This was Bill's birthday cake from 2011, and one of my first forays into fondant. It was the first time I used gel coloring as opposed to the old school paste, and I instantly switched teams.
I wouldn't be surprised if more companies started to produce the gel formula. Above is the Duff Goldman Electric Color Gel set, augmented with Electric Yellow Gel by Ateco. The deal with the gel colors is you can squeeze them out directly onto your fondant, icing, etc. and not mess around with toothpicks. The paste color required you to stir the stuff up, and then transport it drop-by-drop by toothpick to whatever you were coloring without double-dipping. The squeeze bottles of gel color aren't the most precise measuring instruments I've ever encountered, but I'm getting used to them. DO NOT use the liquid food coloring you find in the spice section at the supermarket; it's not appropriate for coloring fondant. Once you figure out which colors you're using, get your fondant out of its plastic-wrapped package.
And divvy it up into as many portions as you need. In this case I'm doing five, which is just long enough for the fifth one to start drying out by the time I get to it. Keep each portion at least covered in plastic wrap.
Sift a pile of powdered sugar onto your work surface. You may need to knead it into your fondant, as it tends to get sticky from the warmth of your hands kneading the color into it. Shape the fondant into a flattened oval like this, and squeeze the color right into the middle.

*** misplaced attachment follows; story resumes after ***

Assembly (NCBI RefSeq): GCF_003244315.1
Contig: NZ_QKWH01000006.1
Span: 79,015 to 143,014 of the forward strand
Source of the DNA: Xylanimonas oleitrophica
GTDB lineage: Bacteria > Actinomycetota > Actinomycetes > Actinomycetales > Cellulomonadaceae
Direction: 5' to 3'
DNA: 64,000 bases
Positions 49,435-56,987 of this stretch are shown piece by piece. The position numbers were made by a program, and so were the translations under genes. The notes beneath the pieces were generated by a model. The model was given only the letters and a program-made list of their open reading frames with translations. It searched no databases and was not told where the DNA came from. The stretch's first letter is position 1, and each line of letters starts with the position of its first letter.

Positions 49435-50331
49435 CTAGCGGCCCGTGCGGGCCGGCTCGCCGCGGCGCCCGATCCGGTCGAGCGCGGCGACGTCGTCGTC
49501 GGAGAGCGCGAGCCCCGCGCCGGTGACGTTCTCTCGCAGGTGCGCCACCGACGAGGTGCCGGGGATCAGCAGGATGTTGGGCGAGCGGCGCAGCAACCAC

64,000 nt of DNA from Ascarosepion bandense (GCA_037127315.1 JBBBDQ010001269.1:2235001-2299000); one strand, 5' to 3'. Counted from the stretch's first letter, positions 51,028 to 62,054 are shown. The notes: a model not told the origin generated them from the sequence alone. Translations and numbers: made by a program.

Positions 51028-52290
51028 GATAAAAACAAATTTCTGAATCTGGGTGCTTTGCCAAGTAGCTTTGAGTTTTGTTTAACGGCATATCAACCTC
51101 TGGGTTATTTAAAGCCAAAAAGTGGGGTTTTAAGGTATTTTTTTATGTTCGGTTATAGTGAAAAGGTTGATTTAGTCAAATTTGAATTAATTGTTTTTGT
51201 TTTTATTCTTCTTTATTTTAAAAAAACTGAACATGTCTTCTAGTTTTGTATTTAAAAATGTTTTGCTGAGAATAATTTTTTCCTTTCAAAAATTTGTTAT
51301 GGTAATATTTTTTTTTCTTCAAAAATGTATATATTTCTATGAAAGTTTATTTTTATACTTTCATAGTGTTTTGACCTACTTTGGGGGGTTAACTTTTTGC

If you're unsure of how much color to use, err on the side of less; you can always add more (you can't add less, unless you work more uncolored fondant into it). Fold the oval in half. From this point you should try to play a game of keep-away with the color, because it will stain skin and nails pretty effectively. For this reason it's a good idea to start with the lightest color first. You wouldn't want to start with blue right before coloring yellow fondant, for example; it could rub off your hands and then you'd inadvertently have spring green fondant.
While the color is still inside, I usually coat the whole thing with powdered sugar; my hands, too. I think it provides a bit of a barrier to staining. Looks like a calzone, huh?
It should come as no surprise that I wasn't able to juggle the phone with this sticky wad of permanent color-laced fondant to take photos as I worked the color in. Eventually, unless you're going for some sort of marbled effect, the color should be blended through evenly, and you'll be holding a piece of colored fondant in your hand that might make you nostalgic for the Play-Doh period of your artistic development. Double-wrap the pieces in plastic wrap and store them in a tightly-sealed plastic container away from heat and light.
It's nearly impossible to re-create the exact same shade of fondant, so always make more of a color than you think you'll need; it's better to have extra. If you need to make white fondant, don't use regular vanilla to flavor the fondant; it will tint the fondant slightly (like in the pre-color photo above). Use clear vanilla extract, available in any cake decorating section or store. White White Icing Color by Wilton will also help knock any unwanted color out of fondant, as well as lighten fondant that has too much color in it.
I hope you've enjoyed learning how to make fondant and color it; may you never buy store-bought fondant again!